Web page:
e broke down in tears . e gets up my nose.

Sometimes th e wor d o r d e r ca n b e flexible : He turned on the TV . H e turned the T V on. H e turne d i t on . She gave back the book . Sh e gave the boo k back. Sh e gav e it back .

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H WORDS ! ENGLIS H WORD S FO R CHINES E LEARNER S

This is not always the case, however, and so learners must check the word orde r carefully. Give n th e problemati c natur e o f phrasa l verbs , learner s shoul d b e aware o f the m an d loo k ou t fo r the m i n conversationa l English , T V programmes, movie s and th e lyric s of songs. Students ma y also pick u p som e idiomatic languag e fro m readin g horoscope s i n th e dail y newspaper. I f the y look o n phrasa l verb s a s lexical chunk s or fixe d phrase s an d lear n the m a s a set group , the y will graduall y b e abl e t o buil d u p a bette r awarenes s o f ho w they ca n b e used . As phrasal verbs ar e very commonly use d i n spoke n English , the y tend t o be use d informall y an d learner s nee d t o be awar e o f th e level s of formality o f these multiwor d unit s a s they lear n them . The y shoul d b e awar e tha t get and got are mor e commonl y use d informall y i n spoke n Englis h an d shoul d b e avoided i n more formal situations , especially in business and academi c writing. Alternative word s coul d includ e receive, obtain, gain, acquire, merit etc. Task i Avoidance of get and got Substitute a more formal word from the list below. Use each word only once and check the verb tense and agreement. earn gai become obtai 1. I

n acquir n receiv

e hav e bu

e retur y understan

n d

got a present from m y friend.

2. H e gets $5,000 a month working in a shop. ' 3 . Sh e studied very har d and got 4 As in her exams. 4. The y borrowe d a sum of money from the bank and got a flat. 5. It' s hard to find a job. You need to get some experience first . 6. I got a new sweater from Giordano's las t week. 7. I

just don't get it. What do you mean ?

8. Th e weather gets warmer i n summer. ; 9 . We'l l need to get this finished before 5 P.M. 10. I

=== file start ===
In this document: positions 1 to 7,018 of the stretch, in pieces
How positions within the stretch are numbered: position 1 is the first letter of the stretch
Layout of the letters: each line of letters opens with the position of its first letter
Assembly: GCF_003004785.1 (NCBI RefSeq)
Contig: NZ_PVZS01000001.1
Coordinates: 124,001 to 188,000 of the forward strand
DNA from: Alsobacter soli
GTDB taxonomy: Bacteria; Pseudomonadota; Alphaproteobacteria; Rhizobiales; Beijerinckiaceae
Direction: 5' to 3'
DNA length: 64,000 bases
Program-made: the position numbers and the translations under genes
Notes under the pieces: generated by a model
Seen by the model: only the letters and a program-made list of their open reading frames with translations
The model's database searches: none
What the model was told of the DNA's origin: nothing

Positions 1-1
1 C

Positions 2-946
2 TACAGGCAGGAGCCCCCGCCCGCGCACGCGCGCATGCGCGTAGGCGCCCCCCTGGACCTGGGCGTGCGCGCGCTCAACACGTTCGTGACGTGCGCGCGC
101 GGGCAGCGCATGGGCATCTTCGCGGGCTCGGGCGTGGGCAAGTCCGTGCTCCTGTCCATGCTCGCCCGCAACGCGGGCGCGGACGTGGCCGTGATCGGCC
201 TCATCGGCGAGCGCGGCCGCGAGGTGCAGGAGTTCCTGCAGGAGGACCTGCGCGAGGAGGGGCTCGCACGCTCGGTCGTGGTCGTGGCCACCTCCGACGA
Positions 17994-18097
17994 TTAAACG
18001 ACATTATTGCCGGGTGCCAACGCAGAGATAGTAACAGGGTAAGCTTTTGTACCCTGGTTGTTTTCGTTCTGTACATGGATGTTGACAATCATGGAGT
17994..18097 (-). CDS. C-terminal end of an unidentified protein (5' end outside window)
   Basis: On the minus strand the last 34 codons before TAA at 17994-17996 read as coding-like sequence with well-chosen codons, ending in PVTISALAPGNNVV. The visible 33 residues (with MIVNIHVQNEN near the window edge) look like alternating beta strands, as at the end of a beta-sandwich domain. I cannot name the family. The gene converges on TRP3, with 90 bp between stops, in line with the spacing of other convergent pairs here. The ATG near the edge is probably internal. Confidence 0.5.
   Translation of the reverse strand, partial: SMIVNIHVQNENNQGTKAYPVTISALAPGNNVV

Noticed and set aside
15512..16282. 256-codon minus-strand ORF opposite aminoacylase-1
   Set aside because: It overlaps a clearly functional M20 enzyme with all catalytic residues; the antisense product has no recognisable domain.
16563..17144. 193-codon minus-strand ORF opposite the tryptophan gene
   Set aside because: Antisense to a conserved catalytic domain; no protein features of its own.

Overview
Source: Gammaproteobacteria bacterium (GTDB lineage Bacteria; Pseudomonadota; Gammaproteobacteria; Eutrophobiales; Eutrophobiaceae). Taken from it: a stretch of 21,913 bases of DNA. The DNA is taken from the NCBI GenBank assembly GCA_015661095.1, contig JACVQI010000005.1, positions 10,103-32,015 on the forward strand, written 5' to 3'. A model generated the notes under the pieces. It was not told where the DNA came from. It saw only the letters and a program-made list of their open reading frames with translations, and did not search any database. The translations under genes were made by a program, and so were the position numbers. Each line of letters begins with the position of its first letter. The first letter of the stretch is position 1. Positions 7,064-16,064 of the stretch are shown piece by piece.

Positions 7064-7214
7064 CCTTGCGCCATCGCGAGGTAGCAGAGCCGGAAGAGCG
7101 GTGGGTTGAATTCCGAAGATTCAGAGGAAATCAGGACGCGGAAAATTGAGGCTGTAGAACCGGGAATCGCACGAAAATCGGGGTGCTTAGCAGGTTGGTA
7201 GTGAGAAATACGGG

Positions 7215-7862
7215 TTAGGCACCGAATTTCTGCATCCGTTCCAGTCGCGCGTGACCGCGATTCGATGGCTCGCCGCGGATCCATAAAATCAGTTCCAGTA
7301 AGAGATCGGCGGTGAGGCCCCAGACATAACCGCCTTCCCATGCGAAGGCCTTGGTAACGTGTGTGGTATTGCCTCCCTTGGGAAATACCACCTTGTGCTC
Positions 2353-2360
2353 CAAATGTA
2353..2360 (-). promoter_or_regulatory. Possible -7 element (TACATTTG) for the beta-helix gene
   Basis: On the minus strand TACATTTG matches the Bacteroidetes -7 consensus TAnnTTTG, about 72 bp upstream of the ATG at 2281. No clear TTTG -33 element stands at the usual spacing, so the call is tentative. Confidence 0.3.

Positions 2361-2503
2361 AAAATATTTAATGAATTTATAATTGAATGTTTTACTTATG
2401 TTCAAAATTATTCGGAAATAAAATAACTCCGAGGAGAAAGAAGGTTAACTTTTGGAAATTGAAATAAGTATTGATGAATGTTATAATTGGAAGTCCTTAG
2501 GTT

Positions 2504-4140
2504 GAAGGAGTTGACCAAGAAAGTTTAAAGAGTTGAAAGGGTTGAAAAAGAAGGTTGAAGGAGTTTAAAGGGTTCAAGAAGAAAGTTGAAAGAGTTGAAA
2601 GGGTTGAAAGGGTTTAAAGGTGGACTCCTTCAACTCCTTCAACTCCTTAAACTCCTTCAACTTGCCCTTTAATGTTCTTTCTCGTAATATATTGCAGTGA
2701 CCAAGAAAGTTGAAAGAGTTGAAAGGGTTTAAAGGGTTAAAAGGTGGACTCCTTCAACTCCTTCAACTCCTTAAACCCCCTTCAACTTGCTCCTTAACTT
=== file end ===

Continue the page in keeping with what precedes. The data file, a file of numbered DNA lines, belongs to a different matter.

need to get this book back to the library today.

Vocabulary learnin g involve s multiple exposures and context s t o appreciat e the various uses and meanings of a word. Th e mor e involvement with th e word , the deepe r th e processin g an d th e mor e effective the learnin g wil l be. Word s

TRAINING INDEPENDEN T VOCABULAR Y LEARNER S 4

9

should b e recycled and revised frequently. Goo d planning enhance s vocabular y learning and motivation to learn play s an important rol e in vocabulary learning , as i t doe s wit h languag e learnin g generally . Motivation , however , i s not eas y to creat e an d eve n a highl y motivate d learne r ca n struggl e wit h word s whil e an unmotivate d on e ca n remembe r words from a task that requires some for m of decision making . Som e suc h task s will be discusse d i n th e nex t chapter . SUMMARY Training i n vocabular y learnin g strategie s ca n encourag e effectiv e an d independen t learning. Learner s ca n b e encouraged t o pla n which words the y are goin g to lear n an d to kee p trac k o f their word s s o tha t the y ca n revis e the m frequently . They shoul d lear n the other forms of a new word so that they can use the word appropriately i n a sentence. They ca n be encouraged to group words together aroun d a theme o r a topic and attac h images t o hel p them remembe r word s better . Idiom s an d phrasa l verbs requir e specia l attention a s they ca n b e particularl y tricky , bu t i f learner s loo k out for them, treat the m as multiwor d unit s and , where possible , attac h picture s t o them , these chunk s shoul d become mor e manageable .